The first annual Health Forum?a two day discussion among all stakeholders?was held by the Health Ministry almost one month ago but little or no follow up action seems to have been taken on vital proposals such as a comprehensive Patients` Charter, a constitutional amendment declaring health as a fundamental right and the implementation of a National Medicinal Drug Policy which was approved by the Cabinet in October 2004.
The Health Forum was sponsored by the World Bank, which has formulated another health sector development plan for Sri Lanka. But the Health Minister, top officials and the government need to reflect deeply on a report published in last Friday`s Daily Mirror Health Action page giving the text of a letter sent by the People`s Health Movement to the World Bank. They also need to take note of two articles that appeared in Health Action on January 26 and February 2 outlining the negative impact on public health in developing countries since the World Bank took over leadership in health policy planning in the early eighties.
Critical analysis of data was presented to show how structural adjustment programmes and poverty reduction strategy papers, had reversed the gains in public health achieved by developing countries in the previous two decades. The World Bank Health, Nutrition and Population Division has prepared a draft 10 year strategy. Civil society has strong reservations about this strategy. This is contained in the letter addressed to the World Bank by the PHM. This letter reiterates the concerns expressed in the two earlier articles in Health Action and refers to the historical legacy of damage done by structural adjustment programmes and poorly conceived health sector reform packages. The PHM concludes by calling on the Bank to re-write its health strategy. The PHM has its roots deep in the grassroots people`s movements and owes its genesis to many health networks and activists who have been concerned by the growing inequities in health over the last 25 years.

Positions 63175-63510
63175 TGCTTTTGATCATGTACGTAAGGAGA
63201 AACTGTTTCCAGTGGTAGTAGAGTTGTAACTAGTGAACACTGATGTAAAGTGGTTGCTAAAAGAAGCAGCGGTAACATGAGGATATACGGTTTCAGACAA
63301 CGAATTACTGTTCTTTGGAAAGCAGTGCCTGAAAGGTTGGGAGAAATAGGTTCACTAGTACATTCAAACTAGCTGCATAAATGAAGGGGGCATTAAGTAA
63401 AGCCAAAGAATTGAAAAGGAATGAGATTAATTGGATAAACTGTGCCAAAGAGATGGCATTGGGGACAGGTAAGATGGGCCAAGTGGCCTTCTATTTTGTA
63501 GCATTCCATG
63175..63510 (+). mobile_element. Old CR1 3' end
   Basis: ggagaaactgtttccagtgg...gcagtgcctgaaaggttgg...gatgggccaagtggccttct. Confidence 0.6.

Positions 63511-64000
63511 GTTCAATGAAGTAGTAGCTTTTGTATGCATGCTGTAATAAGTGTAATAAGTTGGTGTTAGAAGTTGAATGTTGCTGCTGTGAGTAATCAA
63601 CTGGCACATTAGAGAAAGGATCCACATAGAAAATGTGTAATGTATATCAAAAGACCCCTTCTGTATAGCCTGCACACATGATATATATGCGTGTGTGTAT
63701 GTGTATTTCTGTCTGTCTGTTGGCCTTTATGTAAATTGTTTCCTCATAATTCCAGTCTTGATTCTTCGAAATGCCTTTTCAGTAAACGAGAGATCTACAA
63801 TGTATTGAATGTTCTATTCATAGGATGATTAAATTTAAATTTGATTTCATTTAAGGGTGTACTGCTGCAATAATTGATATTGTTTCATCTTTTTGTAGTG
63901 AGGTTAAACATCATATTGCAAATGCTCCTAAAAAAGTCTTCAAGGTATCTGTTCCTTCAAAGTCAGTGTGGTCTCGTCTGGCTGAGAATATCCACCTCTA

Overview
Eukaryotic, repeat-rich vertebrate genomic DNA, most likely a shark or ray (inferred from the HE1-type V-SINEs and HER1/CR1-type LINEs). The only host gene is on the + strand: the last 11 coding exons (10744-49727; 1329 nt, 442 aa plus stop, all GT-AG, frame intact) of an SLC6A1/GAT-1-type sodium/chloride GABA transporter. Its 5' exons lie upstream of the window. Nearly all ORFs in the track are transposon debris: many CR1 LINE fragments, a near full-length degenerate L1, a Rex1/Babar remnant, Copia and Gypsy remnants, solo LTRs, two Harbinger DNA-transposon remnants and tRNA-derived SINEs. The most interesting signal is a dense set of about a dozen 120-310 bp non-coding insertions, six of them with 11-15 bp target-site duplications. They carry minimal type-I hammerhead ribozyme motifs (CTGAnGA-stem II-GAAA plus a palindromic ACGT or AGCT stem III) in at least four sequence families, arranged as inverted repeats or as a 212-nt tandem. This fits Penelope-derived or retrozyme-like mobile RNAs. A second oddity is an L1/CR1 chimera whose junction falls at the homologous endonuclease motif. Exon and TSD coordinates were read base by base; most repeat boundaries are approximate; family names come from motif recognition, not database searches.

The PHM has expressed strong reservations, in particular, about the aim to expand the influence of the Bank on health systems policy and development. Other civil society organisations have expressed similar reservations. Although the draft strategy claims to have benefited from `extensive` consultation with civil society, the PHM says this has not been its experience. The WB is an important source of finance for health sector development and health programme implementation in low and middle-income countries (LMICs). It also has a significant influence on macro-economic and fiscal policies. Any health sector strategy of the Bank should therefore incorporate the explicit aim of strengthening health care systems and enabling LMICs to increase health care expenditure to adequate levels. The PHM says if it agrees with the Bank that the proliferation of global health financing mechanisms and initiatives will obstruct the development of coherent, long-term and sustainable health systems and development agendas. Donors, global public-private initiatives such as GAVI and the Global Fund, UN agencies, and the International Financial Institutions (particularly the World Bank, the IMF and the General Agreement on Trade and Services) are fragmenting health care systems and pulling Ministries of Health in different directions. The PHM welcomes the Bank`s recognition of the problems caused by uncoordinated, multiple and over-verticalised health programmes. But, together with other actors, the Bank must take further action to improve coordination amongst donors, rationalise the global health architecture and strengthen the capacity of LMIC Ministries of Health to provide effective and accountable stewardship at the country level.
The PHM says that the lack of progress--in some cases, deterioration -in reducing malnutrition, poverty and illiteracy suggests the need for the Bank to redouble its efforts in these sectors.
Although, the World Bank has an important role to play in improving health and strengthening health systems, as noted above, it does not follow that it should take a leading role in advising and influencing LMICs on health systems policy.
The World Bank`s track record in these areas has been characterised by an adherence to a school of thinking that has undermined Ministries of Health and public health principles; worsened health care inequities; magnified the inefficiencies and market-failures associated with commercialised health care; encouraged the fragmentation of health care provision; and, at best, tolerated the widespread existence of regressive and poverty-creating user fees.